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Thursday, May 22, 2008
  Are you the customer?

I referred to Apple’s current business strategy with iPods as “delighting the customer.” Not everyone agrees that their industrial design, user experience, and iTunes business model is delightful for them, but I think everyone knows I meant they are trying to make money by making people happy with their purchases.

That being said, I think Microsoft have been working aggressively to delight their customers as well. I am not placing tongue in cheek when I point you to news that tracks purchased from MSN Music cannot be reauthorized after August 30, 2008. This is not an example of Microsoft failing to delight their customers, just the opposite.

Likewise, news that Microsoft May Build a Copyright Cop Into Every Zune (followed by the denial-that-actually-doesn’t-deny-it “We have no plans or commitments to implement any new type of content filtering in the Zune devices as part of our content distribution deal with NBC.”). This does not mean Microsoft is not delighting its customers. Just the opposite.

And when I pass on a link to news that Microsoft Demos Zune Advertising Service, I am not saying they are not trying to delight their customers by finding a way to put Doritos’ logo feces on Zunes and XBOX 360s and other media they control. I am saying they are delighting their customers.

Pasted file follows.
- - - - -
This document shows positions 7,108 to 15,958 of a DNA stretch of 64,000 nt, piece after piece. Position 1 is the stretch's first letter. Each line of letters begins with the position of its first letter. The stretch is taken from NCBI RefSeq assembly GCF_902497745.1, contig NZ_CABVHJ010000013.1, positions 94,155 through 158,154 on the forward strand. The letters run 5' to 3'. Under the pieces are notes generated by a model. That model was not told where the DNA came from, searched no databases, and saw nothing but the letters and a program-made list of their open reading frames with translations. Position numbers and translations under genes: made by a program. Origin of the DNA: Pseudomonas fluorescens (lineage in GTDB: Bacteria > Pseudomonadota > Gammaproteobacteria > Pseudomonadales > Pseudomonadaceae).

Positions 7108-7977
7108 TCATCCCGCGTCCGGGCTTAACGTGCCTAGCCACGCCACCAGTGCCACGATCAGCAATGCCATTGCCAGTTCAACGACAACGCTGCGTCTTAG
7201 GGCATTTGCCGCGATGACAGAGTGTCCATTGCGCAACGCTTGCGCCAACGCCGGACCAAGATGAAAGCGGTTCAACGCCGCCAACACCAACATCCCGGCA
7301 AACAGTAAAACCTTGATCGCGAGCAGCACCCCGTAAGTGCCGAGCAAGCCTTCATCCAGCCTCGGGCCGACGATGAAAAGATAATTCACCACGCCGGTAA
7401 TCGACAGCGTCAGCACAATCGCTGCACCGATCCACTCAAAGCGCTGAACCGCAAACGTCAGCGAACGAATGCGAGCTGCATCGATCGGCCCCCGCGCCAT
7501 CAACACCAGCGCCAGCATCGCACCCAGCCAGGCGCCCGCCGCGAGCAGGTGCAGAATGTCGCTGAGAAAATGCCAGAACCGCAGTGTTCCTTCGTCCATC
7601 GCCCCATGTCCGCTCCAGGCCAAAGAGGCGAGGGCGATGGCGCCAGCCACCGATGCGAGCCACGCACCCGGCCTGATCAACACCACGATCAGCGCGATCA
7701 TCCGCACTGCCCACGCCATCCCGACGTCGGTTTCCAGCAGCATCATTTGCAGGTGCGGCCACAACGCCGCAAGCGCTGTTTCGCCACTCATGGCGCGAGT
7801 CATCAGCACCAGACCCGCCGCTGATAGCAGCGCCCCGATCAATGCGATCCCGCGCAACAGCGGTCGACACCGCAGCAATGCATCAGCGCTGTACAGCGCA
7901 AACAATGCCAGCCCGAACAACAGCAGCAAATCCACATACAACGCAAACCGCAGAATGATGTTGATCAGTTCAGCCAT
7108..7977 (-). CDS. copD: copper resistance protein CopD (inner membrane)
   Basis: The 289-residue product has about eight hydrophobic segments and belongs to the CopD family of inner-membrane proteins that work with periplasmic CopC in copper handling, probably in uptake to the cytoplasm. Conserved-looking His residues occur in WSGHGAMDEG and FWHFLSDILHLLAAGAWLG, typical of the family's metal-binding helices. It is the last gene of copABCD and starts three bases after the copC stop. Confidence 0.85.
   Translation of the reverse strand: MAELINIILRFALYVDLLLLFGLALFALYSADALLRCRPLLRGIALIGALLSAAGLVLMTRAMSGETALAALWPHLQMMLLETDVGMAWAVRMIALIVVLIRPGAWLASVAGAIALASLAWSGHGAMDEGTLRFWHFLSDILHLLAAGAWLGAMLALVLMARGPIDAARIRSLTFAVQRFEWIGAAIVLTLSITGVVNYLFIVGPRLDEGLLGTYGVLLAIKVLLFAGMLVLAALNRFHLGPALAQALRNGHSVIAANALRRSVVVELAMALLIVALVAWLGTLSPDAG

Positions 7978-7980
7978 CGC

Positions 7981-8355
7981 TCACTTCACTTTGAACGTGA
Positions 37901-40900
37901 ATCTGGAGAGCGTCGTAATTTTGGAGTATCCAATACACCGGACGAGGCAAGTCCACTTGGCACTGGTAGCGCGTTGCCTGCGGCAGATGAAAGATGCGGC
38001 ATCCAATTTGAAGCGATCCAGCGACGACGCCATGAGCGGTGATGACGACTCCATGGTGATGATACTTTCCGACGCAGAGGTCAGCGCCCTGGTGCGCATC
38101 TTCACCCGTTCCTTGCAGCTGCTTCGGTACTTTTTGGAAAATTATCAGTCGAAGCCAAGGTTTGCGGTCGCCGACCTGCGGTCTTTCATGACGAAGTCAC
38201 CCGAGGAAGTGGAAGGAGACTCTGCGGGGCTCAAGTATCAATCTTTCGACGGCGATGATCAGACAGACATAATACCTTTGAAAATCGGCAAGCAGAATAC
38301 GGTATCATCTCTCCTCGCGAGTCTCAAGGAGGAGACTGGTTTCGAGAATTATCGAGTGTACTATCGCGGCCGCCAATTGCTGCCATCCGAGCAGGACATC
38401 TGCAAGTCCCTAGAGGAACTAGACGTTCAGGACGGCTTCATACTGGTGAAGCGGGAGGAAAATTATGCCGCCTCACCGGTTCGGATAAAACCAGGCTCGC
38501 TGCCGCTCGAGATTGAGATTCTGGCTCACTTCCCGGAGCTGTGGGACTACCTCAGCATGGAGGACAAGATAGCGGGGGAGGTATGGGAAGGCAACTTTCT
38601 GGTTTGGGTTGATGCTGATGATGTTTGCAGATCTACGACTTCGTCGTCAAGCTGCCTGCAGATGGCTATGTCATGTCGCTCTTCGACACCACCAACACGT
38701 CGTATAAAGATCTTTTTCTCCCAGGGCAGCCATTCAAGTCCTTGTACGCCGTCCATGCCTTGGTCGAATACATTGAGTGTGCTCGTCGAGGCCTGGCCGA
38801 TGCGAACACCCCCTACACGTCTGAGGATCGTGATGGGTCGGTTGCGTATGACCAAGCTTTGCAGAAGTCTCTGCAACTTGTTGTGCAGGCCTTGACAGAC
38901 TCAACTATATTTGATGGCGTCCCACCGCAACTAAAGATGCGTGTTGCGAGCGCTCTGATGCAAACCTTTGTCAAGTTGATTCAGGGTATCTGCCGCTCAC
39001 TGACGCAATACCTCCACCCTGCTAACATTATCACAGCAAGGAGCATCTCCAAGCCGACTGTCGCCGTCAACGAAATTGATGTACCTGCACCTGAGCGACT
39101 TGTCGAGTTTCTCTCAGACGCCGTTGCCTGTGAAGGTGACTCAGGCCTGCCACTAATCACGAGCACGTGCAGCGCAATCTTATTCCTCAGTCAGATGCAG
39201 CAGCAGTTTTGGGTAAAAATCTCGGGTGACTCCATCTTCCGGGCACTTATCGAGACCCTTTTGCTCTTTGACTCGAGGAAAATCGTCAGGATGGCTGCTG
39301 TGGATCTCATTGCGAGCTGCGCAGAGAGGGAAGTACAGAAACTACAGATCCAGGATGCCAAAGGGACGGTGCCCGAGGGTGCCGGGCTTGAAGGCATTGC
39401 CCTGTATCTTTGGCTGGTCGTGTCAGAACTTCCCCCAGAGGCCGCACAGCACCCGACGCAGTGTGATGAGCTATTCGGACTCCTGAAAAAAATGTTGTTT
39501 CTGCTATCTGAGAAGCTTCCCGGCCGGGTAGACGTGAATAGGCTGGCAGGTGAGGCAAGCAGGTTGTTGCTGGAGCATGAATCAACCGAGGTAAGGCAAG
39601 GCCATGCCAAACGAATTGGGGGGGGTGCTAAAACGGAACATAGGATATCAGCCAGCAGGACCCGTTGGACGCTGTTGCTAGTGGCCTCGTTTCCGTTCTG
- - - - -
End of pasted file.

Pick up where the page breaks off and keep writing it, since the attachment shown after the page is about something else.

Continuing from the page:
The key point is this: You are not Microsoft’s customer. You are not the person they want to delight. They want to delight big companies with big budgets. People who make money selling you music and selling you television and selling you snack foods.

It’s odd (to me) how deeply American culture has ingrained in its subjects the notion that they are first and foremost consumers.

For me, the cognitive dissonance first surfaced when I thought about television: The TV networks are the producers, the advertisers are the consumers, and the viewers are the product. TV is not primarily a means of delivering entertainment to viewers—it is a means of delivering viewers to advertisers.

It seems natural to think of ourselves as the end, but sometimes we're just the means…
Michael Dorfman on Hacker News

Not that there’s anything wrong with delighting such people, the last time I checked I think that roughly 100% of my professional revenues have come from delighting companies. And thus I have only delighted people like you and I indirectly.

Remember when Microsoft paid a fee to EMI for every Zune sold? We know they must have built that fee into their pricing structure, passing those costs onto Zune owners, essentially charging them for music they planned to steal before they even took the Zune out of the box. But maybe that’s all for the benefit of Zune owners. What’s wrong with that?

And perhaps you benefit if Microsoft delights a music label such that you can subscribe to songs that evaporate when you stop paying a monthly fee. I certainly think you benefit from having a choice in the matter. And if looking at a bag of chips lets you listen to a song for a few days before deciding whether to buy said song, what’s wrong with that?

Absolutely nothing.